You’ve got to market yourself

That you must market yourself as a freelance writer may be the hidden rule that surprises the most people. While it’s true we get to control our own time, etc., that doesn’t happen until we’ve got some sales and some clients. You get sales and/or clients by marketing yourself. That doesn’t mean you have to sell your soul; it does mean you have to let your customers know you exist so they can hire you.

Master these 10 hidden rules of freelance writing and you’ll be delighted as you move toward the success you want.

If you’ve got questions about these rules, or know of some I’ve missed, let us all know in comments.

Write well and often,

annesig.



{ 5 comments… add one }
  • I saw that piece this morning…recognized your byline…and have been intending to email you all day. Just saw your tweet, though, so this is easier! Great job!!

  • By Chad Musgrove 2012-05-11 – 19:49:31Very informative post – thanks. I have a question.Do you have ideas of how to use schema.org markup for a primarily service related industry? I am currently adding rich snippets to an electrician website. I have found the “local business / electrician” schema.org layout. How would I use “reviews” for a service or the company itself? Can I simply use Thing / Description for an “electrical service call”? Everything in the markup appears to be geared towards actual Items or products. Can I use a service as an Item?Thanks in advance. Reply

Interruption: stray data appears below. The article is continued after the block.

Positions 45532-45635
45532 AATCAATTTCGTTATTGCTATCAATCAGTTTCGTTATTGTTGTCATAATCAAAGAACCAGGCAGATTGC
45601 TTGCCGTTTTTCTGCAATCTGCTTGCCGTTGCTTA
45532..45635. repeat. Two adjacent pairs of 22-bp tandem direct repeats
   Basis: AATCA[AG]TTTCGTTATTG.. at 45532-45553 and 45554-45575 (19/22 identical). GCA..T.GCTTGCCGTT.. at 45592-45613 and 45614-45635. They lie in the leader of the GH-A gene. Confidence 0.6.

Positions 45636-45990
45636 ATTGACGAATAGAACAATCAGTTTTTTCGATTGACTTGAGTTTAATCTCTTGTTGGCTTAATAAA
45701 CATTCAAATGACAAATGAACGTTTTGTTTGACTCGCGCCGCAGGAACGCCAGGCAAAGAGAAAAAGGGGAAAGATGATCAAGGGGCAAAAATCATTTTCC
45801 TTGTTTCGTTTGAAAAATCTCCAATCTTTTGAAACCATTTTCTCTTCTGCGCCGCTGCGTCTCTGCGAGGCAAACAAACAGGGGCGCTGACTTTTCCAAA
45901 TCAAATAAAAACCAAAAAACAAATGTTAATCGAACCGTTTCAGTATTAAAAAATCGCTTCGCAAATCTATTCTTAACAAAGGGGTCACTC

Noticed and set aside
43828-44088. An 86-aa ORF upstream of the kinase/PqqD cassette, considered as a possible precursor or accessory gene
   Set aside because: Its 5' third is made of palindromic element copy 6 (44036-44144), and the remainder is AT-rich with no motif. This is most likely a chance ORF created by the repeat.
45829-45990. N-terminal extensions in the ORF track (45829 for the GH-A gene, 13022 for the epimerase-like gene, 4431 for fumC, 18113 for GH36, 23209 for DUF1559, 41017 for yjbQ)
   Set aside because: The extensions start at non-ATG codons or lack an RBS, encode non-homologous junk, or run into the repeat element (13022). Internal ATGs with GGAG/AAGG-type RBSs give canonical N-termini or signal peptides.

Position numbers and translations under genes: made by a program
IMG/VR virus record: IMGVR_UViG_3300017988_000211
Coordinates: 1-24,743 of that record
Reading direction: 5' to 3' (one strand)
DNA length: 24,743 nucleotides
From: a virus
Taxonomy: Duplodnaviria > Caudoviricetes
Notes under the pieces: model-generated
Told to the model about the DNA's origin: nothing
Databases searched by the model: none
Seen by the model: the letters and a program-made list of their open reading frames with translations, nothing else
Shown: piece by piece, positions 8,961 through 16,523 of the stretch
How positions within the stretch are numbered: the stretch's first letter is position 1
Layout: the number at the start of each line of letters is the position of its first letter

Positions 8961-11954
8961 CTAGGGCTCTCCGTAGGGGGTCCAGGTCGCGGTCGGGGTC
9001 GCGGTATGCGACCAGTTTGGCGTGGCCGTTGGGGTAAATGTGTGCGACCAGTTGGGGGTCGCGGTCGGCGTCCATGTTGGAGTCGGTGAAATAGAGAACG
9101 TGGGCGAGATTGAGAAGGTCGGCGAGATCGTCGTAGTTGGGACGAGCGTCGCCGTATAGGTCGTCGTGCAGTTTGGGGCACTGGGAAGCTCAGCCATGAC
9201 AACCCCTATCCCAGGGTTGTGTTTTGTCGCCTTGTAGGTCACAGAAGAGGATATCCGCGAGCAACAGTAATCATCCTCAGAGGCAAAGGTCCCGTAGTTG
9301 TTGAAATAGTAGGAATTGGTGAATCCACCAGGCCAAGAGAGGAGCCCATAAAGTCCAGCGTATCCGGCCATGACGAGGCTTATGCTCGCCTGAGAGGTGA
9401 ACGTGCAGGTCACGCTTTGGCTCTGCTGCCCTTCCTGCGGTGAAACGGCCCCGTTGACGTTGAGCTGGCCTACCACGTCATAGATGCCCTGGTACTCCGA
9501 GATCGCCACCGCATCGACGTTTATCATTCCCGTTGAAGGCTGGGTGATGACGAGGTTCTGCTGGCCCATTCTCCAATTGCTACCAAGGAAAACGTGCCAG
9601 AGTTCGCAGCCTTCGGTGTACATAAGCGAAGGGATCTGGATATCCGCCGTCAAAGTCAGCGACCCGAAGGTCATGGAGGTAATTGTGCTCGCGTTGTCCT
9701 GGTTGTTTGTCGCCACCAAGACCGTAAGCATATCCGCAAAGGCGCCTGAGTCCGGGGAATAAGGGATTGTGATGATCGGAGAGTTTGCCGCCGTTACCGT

• Chad, I don’t know a thing about the markup you’re talking about.

  • Kim

    Hi Anne, All of this is great advice! I do have a couple of questions that maybe you can help with:
    1. How do you begin to market yourself? Are there any recommended publications/websites that would give a newbie like me step-by-step guidelines on the best ways to market myself?
    2. How does one find the best “match” for marketing their material? Obviously one needs to find the correct audience for whatever it is they are writing about, whether it’s poetry, short stories, novels, children’s books etc. Do you have any specific advice on where to begin looking?
    Thank you for any advice you might have. 🙂
    Kim